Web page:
Do you still play together in your quintet?

We’re no longer playing together due to the distances involved; the other musicians live in Bloomington, IN and NYC, and I’m in Charlotte now. We did a few performances to promote the CD, but by the time it was recorded I was already in Charlotte, so regular gigs were out of the question. Prior to moving to Charlotte, the group played quite a bit in clubs in Bloomington, South Bend and Indianapolis, at clubs like Trios in South Bend and The Jazz Kitchen in Indy.

The musicians are all, except one, faculty members in the jazz department at Indiana University Jacobs School of Music in Bloomington. Jason Tiemann, the drummer, has since moved to NYC where he regularly plays with people like Harold Mabern, Eric Alexander, David Hazeltine, etc. He’s moved up!

How engaged are college students in jazz?

My students are hungry for jazz and some have become quite invested in it. There is a great interest among many college music students to pursue jazz, perhaps even more than before. This is somewhat ironic as the recording opportunities and playing opportunities continue to shrink.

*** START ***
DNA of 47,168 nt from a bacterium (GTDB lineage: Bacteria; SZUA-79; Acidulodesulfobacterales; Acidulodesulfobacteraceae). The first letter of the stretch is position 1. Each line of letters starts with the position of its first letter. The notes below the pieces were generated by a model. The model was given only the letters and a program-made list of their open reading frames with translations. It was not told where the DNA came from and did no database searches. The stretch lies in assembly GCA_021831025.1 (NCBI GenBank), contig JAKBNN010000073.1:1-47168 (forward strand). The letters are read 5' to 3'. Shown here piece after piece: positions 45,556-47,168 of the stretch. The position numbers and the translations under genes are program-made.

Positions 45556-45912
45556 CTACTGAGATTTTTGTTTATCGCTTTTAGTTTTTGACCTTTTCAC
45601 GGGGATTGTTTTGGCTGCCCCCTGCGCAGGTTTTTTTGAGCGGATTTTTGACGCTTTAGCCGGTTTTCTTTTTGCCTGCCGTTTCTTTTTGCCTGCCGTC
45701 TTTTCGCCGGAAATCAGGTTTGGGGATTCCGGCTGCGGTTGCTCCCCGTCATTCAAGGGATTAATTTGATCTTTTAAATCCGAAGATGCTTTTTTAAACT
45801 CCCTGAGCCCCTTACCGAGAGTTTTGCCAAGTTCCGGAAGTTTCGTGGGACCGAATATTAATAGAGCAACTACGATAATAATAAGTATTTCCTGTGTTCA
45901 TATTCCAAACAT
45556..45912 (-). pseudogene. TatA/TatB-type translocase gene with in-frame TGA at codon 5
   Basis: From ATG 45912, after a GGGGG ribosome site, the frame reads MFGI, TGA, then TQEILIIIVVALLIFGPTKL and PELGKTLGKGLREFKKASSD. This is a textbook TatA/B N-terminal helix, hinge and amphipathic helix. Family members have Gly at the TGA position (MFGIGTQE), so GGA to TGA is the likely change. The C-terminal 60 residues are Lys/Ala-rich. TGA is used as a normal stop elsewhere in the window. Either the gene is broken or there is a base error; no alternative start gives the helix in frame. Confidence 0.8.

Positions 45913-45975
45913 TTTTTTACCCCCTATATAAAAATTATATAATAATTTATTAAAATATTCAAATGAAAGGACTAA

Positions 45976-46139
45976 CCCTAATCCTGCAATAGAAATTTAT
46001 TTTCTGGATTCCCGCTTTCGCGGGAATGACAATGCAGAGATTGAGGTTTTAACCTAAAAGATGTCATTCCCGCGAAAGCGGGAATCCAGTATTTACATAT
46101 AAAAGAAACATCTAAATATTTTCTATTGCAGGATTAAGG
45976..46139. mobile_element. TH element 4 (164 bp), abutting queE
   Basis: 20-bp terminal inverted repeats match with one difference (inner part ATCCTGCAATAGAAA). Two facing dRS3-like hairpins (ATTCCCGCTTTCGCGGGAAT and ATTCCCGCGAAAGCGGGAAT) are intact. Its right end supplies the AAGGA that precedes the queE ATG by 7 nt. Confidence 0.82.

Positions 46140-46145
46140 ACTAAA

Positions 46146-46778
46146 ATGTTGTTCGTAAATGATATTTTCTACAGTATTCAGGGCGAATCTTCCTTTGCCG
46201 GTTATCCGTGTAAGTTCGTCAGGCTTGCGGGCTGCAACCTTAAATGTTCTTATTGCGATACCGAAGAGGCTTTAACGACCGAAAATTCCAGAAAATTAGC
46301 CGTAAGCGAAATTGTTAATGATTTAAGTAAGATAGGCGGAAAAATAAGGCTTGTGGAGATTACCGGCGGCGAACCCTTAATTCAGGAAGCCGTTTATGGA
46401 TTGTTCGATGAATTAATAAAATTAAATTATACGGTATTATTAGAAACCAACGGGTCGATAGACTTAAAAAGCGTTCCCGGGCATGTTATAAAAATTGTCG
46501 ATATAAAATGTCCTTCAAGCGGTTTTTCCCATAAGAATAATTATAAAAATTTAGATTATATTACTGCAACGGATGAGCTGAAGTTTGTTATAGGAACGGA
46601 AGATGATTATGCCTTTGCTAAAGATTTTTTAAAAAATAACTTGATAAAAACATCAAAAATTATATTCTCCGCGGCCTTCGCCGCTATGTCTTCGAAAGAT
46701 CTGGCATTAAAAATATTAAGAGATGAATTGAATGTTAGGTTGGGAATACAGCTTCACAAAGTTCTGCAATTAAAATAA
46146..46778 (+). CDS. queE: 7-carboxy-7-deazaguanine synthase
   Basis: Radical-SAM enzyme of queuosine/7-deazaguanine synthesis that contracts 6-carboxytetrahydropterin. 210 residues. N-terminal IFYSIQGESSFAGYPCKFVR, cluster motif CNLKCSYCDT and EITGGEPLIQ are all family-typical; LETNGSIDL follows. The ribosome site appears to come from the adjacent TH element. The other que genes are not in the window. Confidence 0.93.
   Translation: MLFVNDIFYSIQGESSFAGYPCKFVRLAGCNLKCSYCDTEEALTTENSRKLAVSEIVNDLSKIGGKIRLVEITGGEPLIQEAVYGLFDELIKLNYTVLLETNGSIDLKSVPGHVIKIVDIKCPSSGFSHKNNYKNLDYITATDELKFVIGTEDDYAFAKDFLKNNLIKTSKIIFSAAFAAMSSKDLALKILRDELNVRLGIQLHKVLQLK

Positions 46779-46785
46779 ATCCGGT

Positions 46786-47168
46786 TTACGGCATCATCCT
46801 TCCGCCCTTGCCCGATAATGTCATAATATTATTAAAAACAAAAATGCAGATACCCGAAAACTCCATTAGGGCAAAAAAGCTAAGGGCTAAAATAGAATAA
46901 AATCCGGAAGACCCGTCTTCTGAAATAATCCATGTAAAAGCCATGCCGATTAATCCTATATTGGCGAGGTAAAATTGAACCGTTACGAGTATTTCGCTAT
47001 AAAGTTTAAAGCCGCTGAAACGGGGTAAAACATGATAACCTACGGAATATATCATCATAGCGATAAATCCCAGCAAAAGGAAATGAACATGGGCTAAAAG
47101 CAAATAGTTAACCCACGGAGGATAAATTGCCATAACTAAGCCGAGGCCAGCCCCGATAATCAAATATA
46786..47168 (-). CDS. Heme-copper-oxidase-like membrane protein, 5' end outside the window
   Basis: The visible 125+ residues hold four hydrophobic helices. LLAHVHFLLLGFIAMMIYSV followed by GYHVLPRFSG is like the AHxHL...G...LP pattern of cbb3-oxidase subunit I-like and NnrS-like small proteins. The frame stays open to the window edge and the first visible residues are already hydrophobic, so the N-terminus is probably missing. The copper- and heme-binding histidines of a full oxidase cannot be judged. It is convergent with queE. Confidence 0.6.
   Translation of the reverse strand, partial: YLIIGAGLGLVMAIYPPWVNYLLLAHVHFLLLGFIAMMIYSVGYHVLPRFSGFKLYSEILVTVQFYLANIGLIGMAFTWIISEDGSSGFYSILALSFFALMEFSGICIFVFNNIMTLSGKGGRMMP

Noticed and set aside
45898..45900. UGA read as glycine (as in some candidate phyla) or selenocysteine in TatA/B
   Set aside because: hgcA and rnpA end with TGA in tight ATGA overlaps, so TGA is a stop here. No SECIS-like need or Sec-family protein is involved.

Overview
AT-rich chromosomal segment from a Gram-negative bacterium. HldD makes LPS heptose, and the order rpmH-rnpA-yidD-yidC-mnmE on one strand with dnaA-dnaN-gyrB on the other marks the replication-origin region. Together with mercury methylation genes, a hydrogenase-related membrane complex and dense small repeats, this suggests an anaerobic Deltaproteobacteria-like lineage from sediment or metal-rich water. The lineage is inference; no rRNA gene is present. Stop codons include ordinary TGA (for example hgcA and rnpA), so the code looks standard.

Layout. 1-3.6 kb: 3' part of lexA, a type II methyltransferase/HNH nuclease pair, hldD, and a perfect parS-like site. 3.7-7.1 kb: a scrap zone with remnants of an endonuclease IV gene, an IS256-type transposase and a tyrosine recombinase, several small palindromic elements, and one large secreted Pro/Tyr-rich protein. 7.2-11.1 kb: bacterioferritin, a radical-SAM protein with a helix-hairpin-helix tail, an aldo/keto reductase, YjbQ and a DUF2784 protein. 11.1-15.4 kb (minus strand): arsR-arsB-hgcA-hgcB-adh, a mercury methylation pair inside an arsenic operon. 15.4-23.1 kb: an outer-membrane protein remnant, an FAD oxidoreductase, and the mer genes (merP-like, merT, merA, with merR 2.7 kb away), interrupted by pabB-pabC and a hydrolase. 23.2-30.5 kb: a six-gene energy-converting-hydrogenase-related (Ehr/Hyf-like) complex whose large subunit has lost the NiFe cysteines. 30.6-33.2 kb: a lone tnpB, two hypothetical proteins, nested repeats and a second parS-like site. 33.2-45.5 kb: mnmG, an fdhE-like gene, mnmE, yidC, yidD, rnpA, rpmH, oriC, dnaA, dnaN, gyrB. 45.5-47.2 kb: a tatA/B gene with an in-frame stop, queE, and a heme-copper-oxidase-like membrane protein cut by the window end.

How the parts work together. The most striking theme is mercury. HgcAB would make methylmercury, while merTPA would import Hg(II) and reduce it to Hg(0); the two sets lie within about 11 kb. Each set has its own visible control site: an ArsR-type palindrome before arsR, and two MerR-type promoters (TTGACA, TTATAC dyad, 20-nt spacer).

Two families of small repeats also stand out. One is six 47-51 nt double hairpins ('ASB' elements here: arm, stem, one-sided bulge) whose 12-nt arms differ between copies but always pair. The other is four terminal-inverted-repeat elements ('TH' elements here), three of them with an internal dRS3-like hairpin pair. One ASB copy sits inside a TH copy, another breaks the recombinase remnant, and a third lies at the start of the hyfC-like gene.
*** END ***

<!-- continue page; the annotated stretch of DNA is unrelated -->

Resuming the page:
My hope is that these interested, capable young folks will help regenerate a larger interest in society for jazz-based music. I’m not holding my breath, as the ‘market share’ of jazz continues to shrink, and pop music continues to get further and further from anything jazz-based.

What is the most interesting trend in jazz today?

I think definitely the influx of youth and their willingness to try anything. New electronic sounds, production methods, fusion of other cultures, you name it. Lots of experimenting is being done out there, and that’s a good thing.

Why do you think jazz gets so little play- think about our day-to-day experiences, like in a mall or on TV commercials?

Because, for the most part (excepting Sinatra, Tony Bennett, et. al.) you have to think. It’s not mindless music. People want to consume music without having to invest any intellect or thought.

Some folks – Chris Botti comes to mind – are able to infuse their music with intelligence and still have it be simple enough that people who don’t want to think don’t have to. But the intelligence is still there in Botti’s music, and he uses heavyweight jazz musicians in his band à la Miles. It’s still music with integrity. Most of the stuff on late night shows is angst-driven musical drivel with guitars, drums and a backbeat. Those things are not of themselves empty, but music based solely upon those features, to me, is.